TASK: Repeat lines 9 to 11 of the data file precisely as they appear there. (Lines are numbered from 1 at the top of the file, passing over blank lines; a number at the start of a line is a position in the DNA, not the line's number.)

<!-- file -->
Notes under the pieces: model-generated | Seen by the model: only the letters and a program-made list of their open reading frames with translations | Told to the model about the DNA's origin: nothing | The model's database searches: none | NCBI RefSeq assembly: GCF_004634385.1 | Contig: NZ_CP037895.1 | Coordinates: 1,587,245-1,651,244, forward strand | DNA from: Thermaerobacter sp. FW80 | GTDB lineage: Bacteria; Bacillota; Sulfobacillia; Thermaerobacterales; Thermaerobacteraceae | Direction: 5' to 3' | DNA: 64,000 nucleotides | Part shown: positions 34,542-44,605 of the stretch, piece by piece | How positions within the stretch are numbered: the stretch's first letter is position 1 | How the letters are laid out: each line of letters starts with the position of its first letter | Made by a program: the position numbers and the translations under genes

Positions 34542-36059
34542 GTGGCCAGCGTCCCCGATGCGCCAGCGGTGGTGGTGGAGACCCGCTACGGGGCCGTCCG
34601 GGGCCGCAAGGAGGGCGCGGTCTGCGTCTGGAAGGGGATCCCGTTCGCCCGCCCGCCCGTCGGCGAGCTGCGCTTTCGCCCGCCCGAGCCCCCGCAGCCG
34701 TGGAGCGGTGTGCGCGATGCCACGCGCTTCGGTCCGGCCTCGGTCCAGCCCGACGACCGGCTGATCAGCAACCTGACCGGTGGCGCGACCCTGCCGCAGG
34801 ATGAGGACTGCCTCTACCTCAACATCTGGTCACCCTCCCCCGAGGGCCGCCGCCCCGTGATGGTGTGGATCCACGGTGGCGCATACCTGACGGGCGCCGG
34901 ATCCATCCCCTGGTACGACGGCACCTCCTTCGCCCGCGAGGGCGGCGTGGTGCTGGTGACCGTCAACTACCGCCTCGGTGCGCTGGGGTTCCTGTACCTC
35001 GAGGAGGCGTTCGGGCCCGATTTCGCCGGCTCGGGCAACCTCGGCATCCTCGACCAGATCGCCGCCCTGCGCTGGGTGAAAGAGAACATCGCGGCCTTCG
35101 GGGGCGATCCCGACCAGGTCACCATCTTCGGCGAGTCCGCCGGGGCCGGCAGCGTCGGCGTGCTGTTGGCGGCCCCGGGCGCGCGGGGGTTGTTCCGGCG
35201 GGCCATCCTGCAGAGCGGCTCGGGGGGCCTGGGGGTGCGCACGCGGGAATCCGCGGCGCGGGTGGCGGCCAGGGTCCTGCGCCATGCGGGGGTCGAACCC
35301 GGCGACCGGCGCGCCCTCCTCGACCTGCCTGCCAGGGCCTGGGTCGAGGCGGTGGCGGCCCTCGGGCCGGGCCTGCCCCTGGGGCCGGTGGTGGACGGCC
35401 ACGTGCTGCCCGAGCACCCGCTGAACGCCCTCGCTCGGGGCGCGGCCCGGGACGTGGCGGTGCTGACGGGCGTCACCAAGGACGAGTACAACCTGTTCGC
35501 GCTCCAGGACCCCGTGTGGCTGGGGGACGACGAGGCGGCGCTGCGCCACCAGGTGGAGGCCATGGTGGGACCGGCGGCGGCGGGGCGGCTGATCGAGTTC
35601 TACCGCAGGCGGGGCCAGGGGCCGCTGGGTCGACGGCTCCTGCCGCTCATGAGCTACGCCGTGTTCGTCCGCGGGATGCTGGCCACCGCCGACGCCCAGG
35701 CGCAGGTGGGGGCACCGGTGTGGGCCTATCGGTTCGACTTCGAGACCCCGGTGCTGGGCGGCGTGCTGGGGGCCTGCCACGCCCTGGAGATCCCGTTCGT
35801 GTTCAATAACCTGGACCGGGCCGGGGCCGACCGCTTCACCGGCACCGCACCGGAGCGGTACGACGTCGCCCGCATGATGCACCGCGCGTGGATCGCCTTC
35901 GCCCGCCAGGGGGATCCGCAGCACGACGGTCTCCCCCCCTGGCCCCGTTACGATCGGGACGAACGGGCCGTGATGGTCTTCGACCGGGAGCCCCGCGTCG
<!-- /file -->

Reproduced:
35101 GGGGCGATCCCGACCAGGTCACCATCTTCGGCGAGTCCGCCGGGGCCGGCAGCGTCGGCGTGCTGTTGGCGGCCCCGGGCGCGCGGGGGTTGTTCCGGCG
35201 GGCCATCCTGCAGAGCGGCTCGGGGGGCCTGGGGGTGCGCACGCGGGAATCCGCGGCGCGGGTGGCGGCCAGGGTCCTGCGCCATGCGGGGGTCGAACCC
35301 GGCGACCGGCGCGCCCTCCTCGACCTGCCTGCCAGGGCCTGGGTCGAGGCGGTGGCGGCCCTCGGGCCGGGCCTGCCCCTGGGGCCGGTGGTGGACGGCC